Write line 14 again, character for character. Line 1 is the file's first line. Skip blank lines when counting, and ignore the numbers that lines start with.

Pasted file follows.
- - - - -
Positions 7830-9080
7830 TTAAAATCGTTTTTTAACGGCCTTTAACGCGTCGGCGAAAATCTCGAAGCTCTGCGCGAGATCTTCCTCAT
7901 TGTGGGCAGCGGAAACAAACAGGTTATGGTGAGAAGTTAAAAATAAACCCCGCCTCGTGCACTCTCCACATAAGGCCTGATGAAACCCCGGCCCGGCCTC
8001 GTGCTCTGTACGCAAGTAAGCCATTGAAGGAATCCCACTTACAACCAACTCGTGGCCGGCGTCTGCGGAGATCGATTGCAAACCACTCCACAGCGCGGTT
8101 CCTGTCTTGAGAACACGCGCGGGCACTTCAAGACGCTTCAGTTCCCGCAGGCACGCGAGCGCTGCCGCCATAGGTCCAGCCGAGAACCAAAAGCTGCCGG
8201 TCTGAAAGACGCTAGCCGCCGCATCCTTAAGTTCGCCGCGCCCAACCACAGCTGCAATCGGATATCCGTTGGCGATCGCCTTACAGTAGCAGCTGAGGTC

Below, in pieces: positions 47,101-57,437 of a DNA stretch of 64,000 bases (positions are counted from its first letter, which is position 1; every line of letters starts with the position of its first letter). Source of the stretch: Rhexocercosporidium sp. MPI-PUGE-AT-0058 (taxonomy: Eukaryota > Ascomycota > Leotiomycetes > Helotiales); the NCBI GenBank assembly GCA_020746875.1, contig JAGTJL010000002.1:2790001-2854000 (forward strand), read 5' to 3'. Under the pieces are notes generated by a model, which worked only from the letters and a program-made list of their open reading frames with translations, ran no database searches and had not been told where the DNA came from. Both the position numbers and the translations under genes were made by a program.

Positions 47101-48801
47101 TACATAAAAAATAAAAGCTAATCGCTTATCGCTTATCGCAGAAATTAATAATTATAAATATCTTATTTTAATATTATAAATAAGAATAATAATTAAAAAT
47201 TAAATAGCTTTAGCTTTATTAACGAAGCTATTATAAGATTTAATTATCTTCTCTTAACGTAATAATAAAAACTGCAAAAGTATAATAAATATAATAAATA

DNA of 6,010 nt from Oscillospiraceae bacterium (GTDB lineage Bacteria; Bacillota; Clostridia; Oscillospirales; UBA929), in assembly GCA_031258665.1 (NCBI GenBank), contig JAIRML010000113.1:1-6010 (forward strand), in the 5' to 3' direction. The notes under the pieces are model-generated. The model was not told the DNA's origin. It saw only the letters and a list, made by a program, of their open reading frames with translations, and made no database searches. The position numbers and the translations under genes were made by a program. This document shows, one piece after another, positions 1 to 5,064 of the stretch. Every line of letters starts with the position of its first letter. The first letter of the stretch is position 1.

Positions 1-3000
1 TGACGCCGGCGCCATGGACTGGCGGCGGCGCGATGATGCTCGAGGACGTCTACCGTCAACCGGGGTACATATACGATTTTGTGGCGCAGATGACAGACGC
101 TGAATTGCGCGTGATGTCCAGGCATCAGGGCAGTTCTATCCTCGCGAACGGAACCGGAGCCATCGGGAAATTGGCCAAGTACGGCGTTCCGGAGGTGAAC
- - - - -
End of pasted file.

101 TGAATTGCGCGTGATGTCCAGGCATCAGGGCAGTTCTATCCTCGCGAACGGAACCGGAGCCATCGGGAAATTGGCCAAGTACGGCGTTCCGGAGGTGAAC